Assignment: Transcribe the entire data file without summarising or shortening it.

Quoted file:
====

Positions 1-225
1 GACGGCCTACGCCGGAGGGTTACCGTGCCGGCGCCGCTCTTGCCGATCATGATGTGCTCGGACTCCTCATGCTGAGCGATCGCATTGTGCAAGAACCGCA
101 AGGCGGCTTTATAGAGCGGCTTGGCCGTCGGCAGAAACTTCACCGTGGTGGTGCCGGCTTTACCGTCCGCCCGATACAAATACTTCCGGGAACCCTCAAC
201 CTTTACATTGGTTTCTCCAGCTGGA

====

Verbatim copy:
Positions 1-225
1 GACGGCCTACGCCGGAGGGTTACCGTGCCGGCGCCGCTCTTGCCGATCATGATGTGCTCGGACTCCTCATGCTGAGCGATCGCATTGTGCAAGAACCGCA
101 AGGCGGCTTTATAGAGCGGCTTGGCCGTCGGCAGAAACTTCACCGTGGTGGTGCCGGCTTTACCGTCCGCCCGATACAAATACTTCCGGGAACCCTCAAC
201 CTTTACATTGGTTTCTCCAGCTGGA